This study was conducted on a small sample size. Furthermore, the findings of off-road skills were not compared with on-road driving skills.
Large sample size should be taken.
| Conclusion|| |
Performance of driving skills in normal Indian adults on DS is an achievable functional measure. Middle-aged adults are at par with young adults in the simulated operations when checked on the DS.
Financial Support and Sponsorship
Conflicts of Interest
There are no conflicts of interest.
| References|| |
Danielle B. A comparison of drivers' braking responses across ages. Scholarship 2012;12-75.
Pinto M, Cavallo V, Ohlmann T. The development of driving simulators: Toward a multisensory solution. Trav Hum 2008;71:62-65.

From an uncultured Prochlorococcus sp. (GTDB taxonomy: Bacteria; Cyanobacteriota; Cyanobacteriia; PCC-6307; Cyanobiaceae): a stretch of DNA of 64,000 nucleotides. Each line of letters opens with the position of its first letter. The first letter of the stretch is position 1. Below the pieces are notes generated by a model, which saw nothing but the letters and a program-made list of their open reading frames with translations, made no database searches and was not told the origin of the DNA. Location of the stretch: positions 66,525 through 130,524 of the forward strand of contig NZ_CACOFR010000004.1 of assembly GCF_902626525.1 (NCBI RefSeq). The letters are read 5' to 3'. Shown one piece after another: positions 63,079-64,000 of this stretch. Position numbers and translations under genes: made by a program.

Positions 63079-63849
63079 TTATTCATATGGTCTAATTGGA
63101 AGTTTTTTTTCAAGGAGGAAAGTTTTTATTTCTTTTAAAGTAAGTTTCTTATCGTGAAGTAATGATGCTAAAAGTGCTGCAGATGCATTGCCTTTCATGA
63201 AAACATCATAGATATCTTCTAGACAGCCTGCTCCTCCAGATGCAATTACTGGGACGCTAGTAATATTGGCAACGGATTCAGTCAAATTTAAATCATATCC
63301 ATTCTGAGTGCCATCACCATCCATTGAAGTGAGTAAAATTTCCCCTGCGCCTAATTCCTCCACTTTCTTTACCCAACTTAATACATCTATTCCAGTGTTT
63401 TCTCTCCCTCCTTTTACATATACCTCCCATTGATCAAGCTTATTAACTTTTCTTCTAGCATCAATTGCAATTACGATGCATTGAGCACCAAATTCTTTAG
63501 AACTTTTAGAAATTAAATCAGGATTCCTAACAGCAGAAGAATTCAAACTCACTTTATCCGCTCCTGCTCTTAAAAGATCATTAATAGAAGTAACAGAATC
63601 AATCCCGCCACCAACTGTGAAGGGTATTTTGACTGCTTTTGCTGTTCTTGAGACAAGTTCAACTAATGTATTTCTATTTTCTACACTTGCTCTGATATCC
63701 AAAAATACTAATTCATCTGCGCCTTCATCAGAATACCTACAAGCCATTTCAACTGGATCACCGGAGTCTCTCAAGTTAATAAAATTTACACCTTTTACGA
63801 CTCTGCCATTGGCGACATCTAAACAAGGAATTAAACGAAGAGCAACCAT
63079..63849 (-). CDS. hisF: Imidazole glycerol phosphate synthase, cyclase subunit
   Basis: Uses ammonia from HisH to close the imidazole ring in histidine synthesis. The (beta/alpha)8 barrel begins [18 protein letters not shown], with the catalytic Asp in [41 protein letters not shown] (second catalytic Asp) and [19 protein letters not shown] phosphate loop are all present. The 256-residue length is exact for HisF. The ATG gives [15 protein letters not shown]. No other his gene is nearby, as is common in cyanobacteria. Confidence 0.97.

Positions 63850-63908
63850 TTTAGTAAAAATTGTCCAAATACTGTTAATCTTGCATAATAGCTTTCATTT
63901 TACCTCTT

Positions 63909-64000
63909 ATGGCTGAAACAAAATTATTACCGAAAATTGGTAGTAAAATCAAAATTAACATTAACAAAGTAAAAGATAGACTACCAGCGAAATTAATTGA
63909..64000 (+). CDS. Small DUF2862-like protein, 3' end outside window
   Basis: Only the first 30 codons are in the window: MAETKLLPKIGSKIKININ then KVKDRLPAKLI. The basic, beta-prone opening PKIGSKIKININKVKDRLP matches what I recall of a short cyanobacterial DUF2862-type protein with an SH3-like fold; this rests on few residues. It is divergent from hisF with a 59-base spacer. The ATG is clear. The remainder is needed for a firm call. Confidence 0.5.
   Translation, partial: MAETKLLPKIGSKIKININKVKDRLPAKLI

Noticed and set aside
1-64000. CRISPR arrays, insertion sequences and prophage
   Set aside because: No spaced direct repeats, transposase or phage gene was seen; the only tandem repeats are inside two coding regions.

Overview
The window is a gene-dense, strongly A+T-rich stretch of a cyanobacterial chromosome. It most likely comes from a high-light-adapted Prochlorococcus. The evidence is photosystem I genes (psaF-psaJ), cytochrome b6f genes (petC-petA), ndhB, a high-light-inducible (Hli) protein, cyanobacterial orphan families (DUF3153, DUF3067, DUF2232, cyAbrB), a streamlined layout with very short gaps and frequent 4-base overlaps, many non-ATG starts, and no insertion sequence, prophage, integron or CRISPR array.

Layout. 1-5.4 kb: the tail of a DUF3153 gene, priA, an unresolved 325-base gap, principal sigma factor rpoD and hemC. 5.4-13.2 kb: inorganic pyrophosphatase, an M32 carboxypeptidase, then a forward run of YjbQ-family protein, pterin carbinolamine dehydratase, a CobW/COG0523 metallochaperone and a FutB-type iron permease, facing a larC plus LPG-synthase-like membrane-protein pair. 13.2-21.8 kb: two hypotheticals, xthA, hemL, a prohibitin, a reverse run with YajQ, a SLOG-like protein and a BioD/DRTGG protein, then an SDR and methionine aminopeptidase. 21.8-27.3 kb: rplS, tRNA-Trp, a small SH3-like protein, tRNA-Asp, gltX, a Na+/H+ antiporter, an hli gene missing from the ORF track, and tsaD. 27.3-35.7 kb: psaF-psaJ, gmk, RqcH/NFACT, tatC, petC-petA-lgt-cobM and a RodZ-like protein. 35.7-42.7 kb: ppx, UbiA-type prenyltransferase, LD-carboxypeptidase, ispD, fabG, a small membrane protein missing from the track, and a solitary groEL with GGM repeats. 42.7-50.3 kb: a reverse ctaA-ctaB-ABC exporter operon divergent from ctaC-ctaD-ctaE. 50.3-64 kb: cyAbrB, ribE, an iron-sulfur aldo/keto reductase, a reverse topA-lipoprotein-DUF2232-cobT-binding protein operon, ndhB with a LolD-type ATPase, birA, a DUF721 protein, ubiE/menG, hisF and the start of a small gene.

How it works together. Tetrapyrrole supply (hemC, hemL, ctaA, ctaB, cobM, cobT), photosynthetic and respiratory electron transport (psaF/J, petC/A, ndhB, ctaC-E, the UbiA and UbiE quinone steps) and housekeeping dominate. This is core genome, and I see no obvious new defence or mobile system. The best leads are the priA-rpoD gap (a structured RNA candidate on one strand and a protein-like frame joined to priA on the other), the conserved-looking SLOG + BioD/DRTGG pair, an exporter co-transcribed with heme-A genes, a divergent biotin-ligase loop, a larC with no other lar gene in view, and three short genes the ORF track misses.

Aksan N, Hacker SD, Sager L, Dawson J, Anderson S, Rizzo M. Correspondence between simulator and on-road drive performance: Implications for assessment of driving safety. Geriatrics (Basel) 2016;1. pii: 8.
Dennis D, Carlos Z, Thomas H, Bruce W, Dave M, Michel B, et al
. The effect of concussion on reaction time and dual tasking ability in a simulated driving environment: Some preliminary results. Inter Conf Biom Sport 2016;34:18-12.
Edwards C, Creaser J, Caird J, Lamsdale A, Chisholm SL. Older and younger driver performance at complex intersections: Implications for using perception-response time and driving simulation. Res Gate 2003;1:33-38.
Michaels J, Chaumillon R, Nguyen-Tri D, Watanabe D, Hirsch P, Bellavance F, et al.
Driving simulator scenarios and measures to faithfully evaluate risky driving behavior: A comparative study of different driver age groups. PLoS One 2017;12:e0185909.
Klauer SG, Olsen EC, Simons-Morton BG, Dingus TA, Ramsey DJ, Ouimet MC, et al.